And for those passing guilty by looking at some distant point
Just a hint of a smile
 
What visions inhabit his mind? What shape and size and colour
Does he apply to city sounds?
For never having seen these things do they appear to him
As they do to us?
 
Does he simply accept them for what he has been told they are
Giving them no further form
Content that they exist as described by some sighted soul
Needing nothing more
 
Is he certain only that today will pass as did yesterday?
And as will tomorrow?
Content to challenge with unseeing eyes that which he knows not
Yet knows so well?
 
Is each step taken, each day successfully negotiated 
A singular achievement?
Or is he so accustomed to his lot that like us his only fear
Is of the unknown?
 
Seek no answers in his face for his serene countenance
Affords no clues
Nor do his unseeing eyes yield solutions but prompt instead
Further questions
 
Keep then your secrets Blind Patrick and continue in weather
Fair and foul
To challenge the sighted world with indomitable courage
 White stick tap tapping

Kleilat Gooi

My youth was spent (or perhaps misspent) in the vicinity of a number of goldmine dumps and two small dams. The dams were fed by a combination of water pumped from mine dewatering operations and rainwater runoff, neither of which was very healthy I suspect. We didn’t care whether the water was good for us or not and played and swam many long summers away in the one dam or the other. The upper dam was known by us as the “Blue” dam while the lower dam was the “Brown” dam. The major difference between the two was that the “Blue” dam had sticky yellow clay deposits along its shoreline and we spent many happy hours making war by hurling clay balls at one another using short sticks cut from the blue gum trees. The idea is simplicity itself. First you cut a 600 to 700 millimetre long blue gum stick of about 15 to 20 millimetre diameter. Then you gather a huge lump of the yellow clay and knead it until it’s nice and plastic. Then you mould a lump of clay the size of a golf ball on to one end of the stick and holding the other end firmly in your hand, you swing the stick in a 90 degree arc starting from a horizontal position and stopping abruptly at the vertical position. This action has the effect of releasing the lump of clay from the tip of the stick and turning it into a projectile that, with practice can be accurately aimed at a target and delivered with painful consequences if the target happens to be human.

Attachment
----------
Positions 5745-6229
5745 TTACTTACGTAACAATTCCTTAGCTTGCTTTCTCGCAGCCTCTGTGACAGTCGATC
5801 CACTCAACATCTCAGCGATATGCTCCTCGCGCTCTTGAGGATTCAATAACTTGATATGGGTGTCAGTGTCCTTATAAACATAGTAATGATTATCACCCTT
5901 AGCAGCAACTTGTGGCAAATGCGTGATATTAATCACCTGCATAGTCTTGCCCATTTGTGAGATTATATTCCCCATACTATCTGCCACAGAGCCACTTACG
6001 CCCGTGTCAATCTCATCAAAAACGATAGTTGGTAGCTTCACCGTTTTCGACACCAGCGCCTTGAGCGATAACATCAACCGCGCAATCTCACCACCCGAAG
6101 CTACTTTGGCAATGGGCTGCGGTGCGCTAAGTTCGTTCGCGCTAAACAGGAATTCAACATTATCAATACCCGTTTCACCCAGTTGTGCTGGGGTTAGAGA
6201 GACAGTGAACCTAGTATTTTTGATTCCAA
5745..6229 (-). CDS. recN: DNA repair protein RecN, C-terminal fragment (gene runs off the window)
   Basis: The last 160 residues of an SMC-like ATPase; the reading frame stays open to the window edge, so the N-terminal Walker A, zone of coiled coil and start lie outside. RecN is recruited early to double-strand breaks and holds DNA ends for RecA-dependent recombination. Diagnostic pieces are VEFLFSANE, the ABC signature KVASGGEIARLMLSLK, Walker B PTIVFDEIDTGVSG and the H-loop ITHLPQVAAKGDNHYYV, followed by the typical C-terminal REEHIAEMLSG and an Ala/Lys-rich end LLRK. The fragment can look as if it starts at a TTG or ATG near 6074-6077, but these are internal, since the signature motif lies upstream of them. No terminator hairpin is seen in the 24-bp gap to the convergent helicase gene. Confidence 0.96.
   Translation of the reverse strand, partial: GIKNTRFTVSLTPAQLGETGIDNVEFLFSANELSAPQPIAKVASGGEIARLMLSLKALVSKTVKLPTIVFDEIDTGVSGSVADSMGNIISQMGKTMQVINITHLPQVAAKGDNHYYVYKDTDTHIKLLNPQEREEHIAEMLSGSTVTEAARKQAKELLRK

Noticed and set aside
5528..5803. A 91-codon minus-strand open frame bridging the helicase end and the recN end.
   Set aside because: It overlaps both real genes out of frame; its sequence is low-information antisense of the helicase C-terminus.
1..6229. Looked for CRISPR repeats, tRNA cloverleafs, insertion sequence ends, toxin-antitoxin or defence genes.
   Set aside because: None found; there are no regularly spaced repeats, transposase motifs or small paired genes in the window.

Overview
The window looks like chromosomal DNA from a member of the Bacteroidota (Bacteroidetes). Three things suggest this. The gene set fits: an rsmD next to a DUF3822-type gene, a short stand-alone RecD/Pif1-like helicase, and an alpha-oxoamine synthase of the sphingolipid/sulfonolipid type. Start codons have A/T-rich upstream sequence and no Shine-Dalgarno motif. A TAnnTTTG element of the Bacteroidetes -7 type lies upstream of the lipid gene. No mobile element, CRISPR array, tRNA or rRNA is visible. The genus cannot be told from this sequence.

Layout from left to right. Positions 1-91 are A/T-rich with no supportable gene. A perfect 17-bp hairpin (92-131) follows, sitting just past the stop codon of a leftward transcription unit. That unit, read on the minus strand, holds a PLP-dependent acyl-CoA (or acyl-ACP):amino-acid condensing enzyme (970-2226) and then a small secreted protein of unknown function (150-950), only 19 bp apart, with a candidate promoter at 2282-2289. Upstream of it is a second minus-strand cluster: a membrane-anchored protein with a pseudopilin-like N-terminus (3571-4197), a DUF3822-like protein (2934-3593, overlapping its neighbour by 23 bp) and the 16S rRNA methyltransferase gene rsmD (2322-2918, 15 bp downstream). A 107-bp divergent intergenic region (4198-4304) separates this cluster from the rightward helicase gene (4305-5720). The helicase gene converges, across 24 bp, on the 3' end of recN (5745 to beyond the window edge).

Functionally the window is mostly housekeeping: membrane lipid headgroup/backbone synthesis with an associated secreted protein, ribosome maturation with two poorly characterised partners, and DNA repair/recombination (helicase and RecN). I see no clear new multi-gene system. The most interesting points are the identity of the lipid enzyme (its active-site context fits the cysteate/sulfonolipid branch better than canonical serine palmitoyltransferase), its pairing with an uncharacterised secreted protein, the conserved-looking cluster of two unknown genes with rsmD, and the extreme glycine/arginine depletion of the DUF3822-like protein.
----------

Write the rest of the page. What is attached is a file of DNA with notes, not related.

Many a bloodless battle was thus fought between two opposing armies and the most serious injuries that I can recall were some lumps and a few multi coloured bruises.

KLEILAT GOOI

Daar onder by die Bloudam
Was die klei so taai en geel
En elke dag was dit onspret
Om kleilat te gaan speel
 
Gepaste lat van bloekomboom
Brei klont stewig op sy spits
Lanseer die skoot op volle vaart
Die vyande goed te klits
 
Dis ek en Bob teen Boet en Jan
Elkeen het hope klei
Staan dan gereed, oorlog begin
Die klonte gons verby
 
Jan tref vir Bob hier langs sy kop
ʼn prima skoot voorwaar
dis twee teen een tot hy herstel
ek gooi net aanmekaar
 
Boet tref my skielik teen die bors
Dit pyn maar ek moet veg
Ek korrel goed en brand weer los
Jan snik en vryf dan aan sy nek
 
Die stryd woed voort met onopthoud
Tot laat sons ondergaan
En more kry ons weer die kans
Ons vyand te verslaan

The Cycle Race

The Police Athletic Stadium in Mayfair was located directly behind the public swimming pool in Ninth Avenue and consisted of an oval, eight lane athletics track surrounding a grassed rugby field. On the Eastern side was a grand stand overlooking the start/finish straight and a six foot high diamond mesh perimeter fence enclosed the whole complex. While the stadium was under construction the entrance gates were not locked and this gave the local children access to the athletics track which was informally used as a bicycle race track.

On the day in question, workmen had dug a trench on the far side straight in order to gain access to some underground piping. The trench cut through lane one and then into the rugby field leaving the other seven lanes intact. I was not present when my “friends” spotted this and decided it would be an excellent opportunity to play a prank on me by challenging me to a cycle race in which they would give me the inside lane. We would start, as usual, from the start/finish straight so I would have no opportunity to see the trench on the far side in advance. During the race the group would box me in so that I was forced to stay in the inside lane and when we got to the trench I would fall in to the hole going at some speed. They imagined that the accident should be quite spectacular and all except me would have a big laugh about it.

The Cycle Race

Bring your bike and we’ll race the track at the police athletic ground
One quarter mile flat and the quickest time is now 65 seconds around
Who did the best? Who got that time? Was what I demanded to know?
Well, Leonard did by a country mile, the others were much too slow
 
If you think you’ll do better come with us, we’ll settle the matter there
The trap is set, they know me too well and I just can’t resist the dare
Next thing we’re ready, five abreast and I’ve drawn the inside track
Get away fast and stay out in front, that’s my simple plan of attack